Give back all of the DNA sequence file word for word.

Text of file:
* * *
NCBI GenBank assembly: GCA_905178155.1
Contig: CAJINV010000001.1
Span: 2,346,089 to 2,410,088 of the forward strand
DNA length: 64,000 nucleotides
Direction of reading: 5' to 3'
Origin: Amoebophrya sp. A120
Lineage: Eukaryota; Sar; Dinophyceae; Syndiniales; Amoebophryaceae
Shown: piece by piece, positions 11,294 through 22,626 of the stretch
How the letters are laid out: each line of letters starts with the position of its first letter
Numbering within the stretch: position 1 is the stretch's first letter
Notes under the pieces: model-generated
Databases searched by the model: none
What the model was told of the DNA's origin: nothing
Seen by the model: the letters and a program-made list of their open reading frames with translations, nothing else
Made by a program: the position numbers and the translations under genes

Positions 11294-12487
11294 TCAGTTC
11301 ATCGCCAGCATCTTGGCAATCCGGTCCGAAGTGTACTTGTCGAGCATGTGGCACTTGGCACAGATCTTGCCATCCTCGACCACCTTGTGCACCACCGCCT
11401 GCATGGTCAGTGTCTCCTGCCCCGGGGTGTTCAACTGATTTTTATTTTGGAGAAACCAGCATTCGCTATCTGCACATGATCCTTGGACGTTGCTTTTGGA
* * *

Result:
NCBI GenBank assembly: GCA_905178155.1
Contig: CAJINV010000001.1
Span: 2,346,089 to 2,410,088 of the forward strand
DNA length: 64,000 nucleotides
Direction of reading: 5' to 3'
Origin: Amoebophrya sp. A120
Lineage: Eukaryota; Sar; Dinophyceae; Syndiniales; Amoebophryaceae
Shown: piece by piece, positions 11,294 through 22,626 of the stretch
How the letters are laid out: each line of letters starts with the position of its first letter
Numbering within the stretch: position 1 is the stretch's first letter
Notes under the pieces: model-generated
Databases searched by the model: none
What the model was told of the DNA's origin: nothing
Seen by the model: the letters and a program-made list of their open reading frames with translations, nothing else
Made by a program: the position numbers and the translations under genes

Positions 11294-12487
11294 TCAGTTC
11301 ATCGCCAGCATCTTGGCAATCCGGTCCGAAGTGTACTTGTCGAGCATGTGGCACTTGGCACAGATCTTGCCATCCTCGACCACCTTGTGCACCACCGCCT
11401 GCATGGTCAGTGTCTCCTGCCCCGGGGTGTTCAACTGATTTTTATTTTGGAGAAACCAGCATTCGCTATCTGCACATGATCCTTGGACGTTGCTTTTGGA